The Field Mice – If You Need Someone: “Taken from the double 7″ EP The Autumn Store.”
Pale Saints – Sight Of You: “This, the first to benefit from the band’s jigsaw theory of song A songwriting pregnant with meaning.”
Loop – Arc-Lite: “Arc-Lite captures the noise of a motorbike chain deep in swampland and revving into the red, a frictional mesh of metal and rock that won’t rub down. Like nothing on earth and out of this world. (Melody Maker 2.12.89)”
The Telescopes – To Kill A Slow Girl Walking: “…is like a sarcastic approach to religion. Well, not so much religion as people who easily led, y’know, people in a flock looking for a shepherd, people who don’t think for themselves looking for a new Messiah all the time. (Steve Lawrie, Feb ’90)”
Thee Hypnotics – Earth Blues: “Throws The Who and the early Stones together and adds a rare sense of soul. Thee Hypnotics blast the blues into the ’90s!”
1989 was a very significant year for the Inspiral Carpets – and not just because they were namechecked by The Stone Roses in She Bangs The Drums. In the cold winter we got the Trainsurfing EP followed by the late spring burst of Joe. The somewhat derivative Find Out Why EP followed in the summer, backed with the epic Planecrash (16 minutes of it) on the B-side of the 12″. Bringing it all to an autumnal close was the stylish Move, a romantic yet moody swirl that bridged the gap between the old and the new. Omitted from the Life LP (but on the CD), it remains one of their most memorable works and one of the missing parts in the Hallelujah – Fools Gold axis. The following month – in December – Melody Maker reported “Dub Sex nearly came to grief filming in a quarry. One band member got stuck in mud, one was knocked unconscious by a drum, and the whole exercise was rendered academic when the camera was trashed by a land-sliding boulder.” The epic Time Of Life is relentless, a mutant companion to the more personable Swerve.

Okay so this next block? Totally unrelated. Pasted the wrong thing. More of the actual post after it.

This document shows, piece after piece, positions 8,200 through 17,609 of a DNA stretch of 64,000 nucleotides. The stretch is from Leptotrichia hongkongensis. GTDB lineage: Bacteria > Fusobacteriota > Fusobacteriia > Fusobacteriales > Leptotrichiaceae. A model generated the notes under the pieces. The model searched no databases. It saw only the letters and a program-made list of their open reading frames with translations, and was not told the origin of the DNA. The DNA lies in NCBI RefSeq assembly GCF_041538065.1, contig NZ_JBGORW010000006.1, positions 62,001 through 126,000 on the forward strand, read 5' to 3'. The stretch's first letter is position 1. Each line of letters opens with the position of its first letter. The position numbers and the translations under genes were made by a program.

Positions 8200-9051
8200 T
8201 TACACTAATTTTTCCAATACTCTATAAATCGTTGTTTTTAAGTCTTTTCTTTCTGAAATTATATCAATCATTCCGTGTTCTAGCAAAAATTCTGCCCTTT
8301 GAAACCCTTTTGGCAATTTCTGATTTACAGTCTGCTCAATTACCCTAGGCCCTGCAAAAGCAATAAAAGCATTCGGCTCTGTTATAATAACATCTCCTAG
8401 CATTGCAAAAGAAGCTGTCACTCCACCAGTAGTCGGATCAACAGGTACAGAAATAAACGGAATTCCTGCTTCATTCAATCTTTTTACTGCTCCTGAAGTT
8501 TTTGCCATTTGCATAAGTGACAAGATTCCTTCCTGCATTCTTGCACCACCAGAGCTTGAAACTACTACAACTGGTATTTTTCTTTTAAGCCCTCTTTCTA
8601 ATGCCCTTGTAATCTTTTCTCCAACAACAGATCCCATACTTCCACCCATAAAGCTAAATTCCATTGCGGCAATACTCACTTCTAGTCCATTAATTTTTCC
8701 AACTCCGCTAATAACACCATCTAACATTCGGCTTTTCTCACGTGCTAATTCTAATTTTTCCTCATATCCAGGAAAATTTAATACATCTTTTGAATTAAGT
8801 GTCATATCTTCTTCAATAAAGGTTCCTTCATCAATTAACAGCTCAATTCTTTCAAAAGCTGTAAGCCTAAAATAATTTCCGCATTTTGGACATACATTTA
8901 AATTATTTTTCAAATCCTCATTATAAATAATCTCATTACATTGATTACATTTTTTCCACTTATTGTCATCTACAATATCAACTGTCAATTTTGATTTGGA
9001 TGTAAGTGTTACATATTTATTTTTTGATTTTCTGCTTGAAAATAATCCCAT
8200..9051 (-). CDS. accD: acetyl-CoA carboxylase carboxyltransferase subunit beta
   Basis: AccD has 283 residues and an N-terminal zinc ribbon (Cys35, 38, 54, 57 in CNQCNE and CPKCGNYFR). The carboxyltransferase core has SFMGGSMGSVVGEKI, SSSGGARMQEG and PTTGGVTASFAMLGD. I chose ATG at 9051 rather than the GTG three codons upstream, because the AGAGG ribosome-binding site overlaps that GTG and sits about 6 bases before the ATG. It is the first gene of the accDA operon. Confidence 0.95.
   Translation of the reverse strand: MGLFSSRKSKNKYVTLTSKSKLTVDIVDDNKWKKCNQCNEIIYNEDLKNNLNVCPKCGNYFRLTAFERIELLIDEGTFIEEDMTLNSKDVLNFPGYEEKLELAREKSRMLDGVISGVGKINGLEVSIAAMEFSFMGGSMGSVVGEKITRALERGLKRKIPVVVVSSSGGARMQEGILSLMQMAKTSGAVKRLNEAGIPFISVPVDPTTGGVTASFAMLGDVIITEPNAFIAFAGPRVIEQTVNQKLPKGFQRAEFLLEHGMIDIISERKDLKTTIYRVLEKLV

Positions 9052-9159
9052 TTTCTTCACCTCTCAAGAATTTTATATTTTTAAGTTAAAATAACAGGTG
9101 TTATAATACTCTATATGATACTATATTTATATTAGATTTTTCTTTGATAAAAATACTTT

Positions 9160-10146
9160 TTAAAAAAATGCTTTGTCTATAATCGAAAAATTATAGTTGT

Flashback to August ’89: I had go my Leaving Cert results and was considering career opportunities. And after the excess of 101, Depeche Mode were starting a new chapter, the guitar stomp of Personal Jesus. The lead single from Violator and released almost seven months in advance, it’s somewhat of an outlier and would have worked better as a standalone end-of-tour release. Next comes an NME Single Of The Week, The Family Cat’s spiky Tom Verlaine, an ode to their Television hero. A song about the past, the future and friends. Released some time later was their mini-LP Tell ‘Em We’re Surfin’ which included the single on the CD pressing. Also feted were Spacemen 3 and the psychedelic shimmer of Hypnotized. Dial a cliché: taking drugs to make music to take drugs to. A message from The Sprawl: “Jason and Sonic each wanted their own songs to be the lead-off single for Recurring – Sonic chose Just To See You Smile(which I admit is a lovely song) and Jason pushed for Hypnotized but the second everyone around the band heard the latter there was no argument: Hypnotized was the only choice. Sonic Boom was royally fucked off by this and spent days and weeks ranting at their manager about it, and in the end it was one of the moments that tipped the band over the cliff into splitting up. Still, it’s worth it for me. It’s one of the most brilliant pop songs I’ve ever heard.”